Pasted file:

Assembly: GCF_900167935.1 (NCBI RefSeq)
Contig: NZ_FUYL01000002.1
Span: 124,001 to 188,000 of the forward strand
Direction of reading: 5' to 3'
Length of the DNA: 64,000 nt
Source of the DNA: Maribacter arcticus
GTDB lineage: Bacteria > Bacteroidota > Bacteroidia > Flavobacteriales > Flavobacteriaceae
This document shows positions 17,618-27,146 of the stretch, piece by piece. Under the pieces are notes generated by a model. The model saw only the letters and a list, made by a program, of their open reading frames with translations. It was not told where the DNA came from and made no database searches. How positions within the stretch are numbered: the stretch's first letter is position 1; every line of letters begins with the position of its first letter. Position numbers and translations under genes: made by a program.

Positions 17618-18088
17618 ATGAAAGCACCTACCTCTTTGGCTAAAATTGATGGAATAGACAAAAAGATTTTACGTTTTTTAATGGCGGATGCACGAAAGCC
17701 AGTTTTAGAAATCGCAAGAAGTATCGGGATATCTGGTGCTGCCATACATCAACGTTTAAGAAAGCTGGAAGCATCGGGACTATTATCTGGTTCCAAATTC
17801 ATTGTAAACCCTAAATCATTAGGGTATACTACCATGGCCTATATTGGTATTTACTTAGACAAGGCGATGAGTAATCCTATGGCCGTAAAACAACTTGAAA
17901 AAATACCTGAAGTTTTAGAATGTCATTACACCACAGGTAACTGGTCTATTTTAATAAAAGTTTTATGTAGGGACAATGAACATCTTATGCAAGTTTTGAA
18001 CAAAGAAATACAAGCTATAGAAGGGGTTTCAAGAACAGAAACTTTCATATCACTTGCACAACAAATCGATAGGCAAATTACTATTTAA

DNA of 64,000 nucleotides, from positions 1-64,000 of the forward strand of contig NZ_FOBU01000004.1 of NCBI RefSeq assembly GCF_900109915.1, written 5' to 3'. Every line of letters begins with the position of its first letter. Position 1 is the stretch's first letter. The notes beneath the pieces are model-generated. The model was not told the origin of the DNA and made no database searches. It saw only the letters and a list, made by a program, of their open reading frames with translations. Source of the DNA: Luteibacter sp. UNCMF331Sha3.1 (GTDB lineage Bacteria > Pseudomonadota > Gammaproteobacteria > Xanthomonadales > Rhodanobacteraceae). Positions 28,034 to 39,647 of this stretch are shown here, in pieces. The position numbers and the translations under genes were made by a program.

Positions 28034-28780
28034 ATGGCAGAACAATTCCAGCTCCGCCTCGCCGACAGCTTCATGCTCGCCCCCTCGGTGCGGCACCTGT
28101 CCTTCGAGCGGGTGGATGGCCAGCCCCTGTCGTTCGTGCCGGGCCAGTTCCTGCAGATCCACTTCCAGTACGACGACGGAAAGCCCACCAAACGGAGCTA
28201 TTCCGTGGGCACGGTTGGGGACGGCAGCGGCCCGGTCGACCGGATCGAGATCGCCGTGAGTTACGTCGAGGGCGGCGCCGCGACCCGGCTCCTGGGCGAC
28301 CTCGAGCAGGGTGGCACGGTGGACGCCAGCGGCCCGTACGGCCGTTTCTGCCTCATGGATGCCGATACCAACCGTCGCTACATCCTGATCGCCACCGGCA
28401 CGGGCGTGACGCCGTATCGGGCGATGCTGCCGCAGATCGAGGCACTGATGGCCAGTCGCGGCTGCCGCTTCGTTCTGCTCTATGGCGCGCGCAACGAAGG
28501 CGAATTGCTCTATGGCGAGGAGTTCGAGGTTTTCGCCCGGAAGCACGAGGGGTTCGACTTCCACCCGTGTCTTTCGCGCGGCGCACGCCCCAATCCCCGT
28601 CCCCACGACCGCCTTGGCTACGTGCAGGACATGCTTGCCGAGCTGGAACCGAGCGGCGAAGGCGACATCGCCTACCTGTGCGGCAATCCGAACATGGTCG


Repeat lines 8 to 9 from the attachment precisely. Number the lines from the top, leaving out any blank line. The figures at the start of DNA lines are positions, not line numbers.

This document shows positions 17,618-27,146 of the stretch, piece by piece. Under the pieces are notes generated by a model. The model saw only the letters and a list, made by a program, of their open reading frames with translations. It was not told where the DNA came from and made no database searches. How positions within the stretch are numbered: the stretch's first letter is position 1; every line of letters begins with the position of its first letter. Position numbers and translations under genes: made by a program.

Positions 17618-18088